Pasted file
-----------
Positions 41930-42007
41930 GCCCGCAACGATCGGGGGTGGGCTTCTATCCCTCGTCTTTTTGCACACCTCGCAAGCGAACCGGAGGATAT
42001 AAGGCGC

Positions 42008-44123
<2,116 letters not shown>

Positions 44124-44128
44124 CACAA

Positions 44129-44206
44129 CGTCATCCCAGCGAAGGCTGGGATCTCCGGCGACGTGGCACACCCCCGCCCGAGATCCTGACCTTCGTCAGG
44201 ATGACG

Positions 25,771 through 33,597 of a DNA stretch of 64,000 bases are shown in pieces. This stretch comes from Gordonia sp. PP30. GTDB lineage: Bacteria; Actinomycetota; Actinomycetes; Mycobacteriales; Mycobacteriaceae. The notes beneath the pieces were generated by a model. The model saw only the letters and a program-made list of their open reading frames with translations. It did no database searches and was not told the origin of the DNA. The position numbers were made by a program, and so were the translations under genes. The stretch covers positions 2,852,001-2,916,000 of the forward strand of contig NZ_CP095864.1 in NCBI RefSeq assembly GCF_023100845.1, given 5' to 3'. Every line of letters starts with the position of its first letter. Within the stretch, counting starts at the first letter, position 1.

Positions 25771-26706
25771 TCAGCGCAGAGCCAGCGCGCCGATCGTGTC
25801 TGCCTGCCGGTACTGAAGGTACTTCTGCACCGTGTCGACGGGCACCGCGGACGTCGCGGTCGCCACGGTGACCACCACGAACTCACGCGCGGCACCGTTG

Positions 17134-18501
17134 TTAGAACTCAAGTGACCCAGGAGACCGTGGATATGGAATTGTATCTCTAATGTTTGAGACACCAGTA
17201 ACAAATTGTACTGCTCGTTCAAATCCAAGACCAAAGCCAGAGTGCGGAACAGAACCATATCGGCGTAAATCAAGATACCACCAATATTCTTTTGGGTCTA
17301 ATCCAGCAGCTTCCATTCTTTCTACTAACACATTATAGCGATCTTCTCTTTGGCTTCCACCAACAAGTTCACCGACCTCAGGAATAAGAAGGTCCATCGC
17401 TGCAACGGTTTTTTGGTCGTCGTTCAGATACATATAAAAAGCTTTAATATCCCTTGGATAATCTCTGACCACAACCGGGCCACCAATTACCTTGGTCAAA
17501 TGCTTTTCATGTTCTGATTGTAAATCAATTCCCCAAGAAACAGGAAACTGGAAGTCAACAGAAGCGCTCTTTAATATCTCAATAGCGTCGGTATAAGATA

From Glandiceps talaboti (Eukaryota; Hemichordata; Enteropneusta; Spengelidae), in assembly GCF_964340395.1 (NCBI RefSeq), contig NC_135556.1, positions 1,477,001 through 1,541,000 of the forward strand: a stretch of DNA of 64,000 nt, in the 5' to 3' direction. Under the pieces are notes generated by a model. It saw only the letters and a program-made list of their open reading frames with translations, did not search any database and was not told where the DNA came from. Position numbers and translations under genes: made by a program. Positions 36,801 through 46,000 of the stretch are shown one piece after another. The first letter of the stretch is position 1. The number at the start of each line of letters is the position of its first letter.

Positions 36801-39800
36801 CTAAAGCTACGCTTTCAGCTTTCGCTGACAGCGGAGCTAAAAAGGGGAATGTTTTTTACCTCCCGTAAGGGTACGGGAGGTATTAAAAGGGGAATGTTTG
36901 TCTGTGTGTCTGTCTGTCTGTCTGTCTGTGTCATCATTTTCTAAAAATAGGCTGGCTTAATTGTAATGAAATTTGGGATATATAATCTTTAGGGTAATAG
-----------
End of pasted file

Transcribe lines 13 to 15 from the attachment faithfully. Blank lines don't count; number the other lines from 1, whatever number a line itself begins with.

25771 TCAGCGCAGAGCCAGCGCGCCGATCGTGTC
25801 TGCCTGCCGGTACTGAAGGTACTTCTGCACCGTGTCGACGGGCACCGCGGACGTCGCGGTCGCCACGGTGACCACCACGAACTCACGCGCGGCACCGTTG

Positions 17134-18501